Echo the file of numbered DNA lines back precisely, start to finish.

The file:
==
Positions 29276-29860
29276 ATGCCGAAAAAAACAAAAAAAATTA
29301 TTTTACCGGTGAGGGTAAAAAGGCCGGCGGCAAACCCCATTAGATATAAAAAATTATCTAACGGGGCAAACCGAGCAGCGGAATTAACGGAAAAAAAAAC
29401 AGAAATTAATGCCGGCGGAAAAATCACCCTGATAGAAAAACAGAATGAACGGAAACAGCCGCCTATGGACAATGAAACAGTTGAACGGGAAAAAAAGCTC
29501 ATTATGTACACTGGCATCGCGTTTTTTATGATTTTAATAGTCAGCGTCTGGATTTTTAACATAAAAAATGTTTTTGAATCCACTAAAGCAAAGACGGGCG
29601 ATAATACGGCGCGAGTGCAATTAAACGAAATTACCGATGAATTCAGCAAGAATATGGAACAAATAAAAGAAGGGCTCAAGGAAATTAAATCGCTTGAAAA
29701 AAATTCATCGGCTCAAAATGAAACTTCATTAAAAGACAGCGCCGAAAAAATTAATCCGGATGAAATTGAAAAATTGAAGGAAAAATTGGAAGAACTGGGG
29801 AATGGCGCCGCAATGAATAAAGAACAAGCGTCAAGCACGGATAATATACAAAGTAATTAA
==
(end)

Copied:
Positions 29276-29860
29276 ATGCCGAAAAAAACAAAAAAAATTA
29301 TTTTACCGGTGAGGGTAAAAAGGCCGGCGGCAAACCCCATTAGATATAAAAAATTATCTAACGGGGCAAACCGAGCAGCGGAATTAACGGAAAAAAAAAC
29401 AGAAATTAATGCCGGCGGAAAAATCACCCTGATAGAAAAACAGAATGAACGGAAACAGCCGCCTATGGACAATGAAACAGTTGAACGGGAAAAAAAGCTC
29501 ATTATGTACACTGGCATCGCGTTTTTTATGATTTTAATAGTCAGCGTCTGGATTTTTAACATAAAAAATGTTTTTGAATCCACTAAAGCAAAGACGGGCG
29601 ATAATACGGCGCGAGTGCAATTAAACGAAATTACCGATGAATTCAGCAAGAATATGGAACAAATAAAAGAAGGGCTCAAGGAAATTAAATCGCTTGAAAA
29701 AAATTCATCGGCTCAAAATGAAACTTCATTAAAAGACAGCGCCGAAAAAATTAATCCGGATGAAATTGAAAAATTGAAGGAAAAATTGGAAGAACTGGGG
29801 AATGGCGCCGCAATGAATAAAGAACAAGCGTCAAGCACGGATAATATACAAAGTAATTAA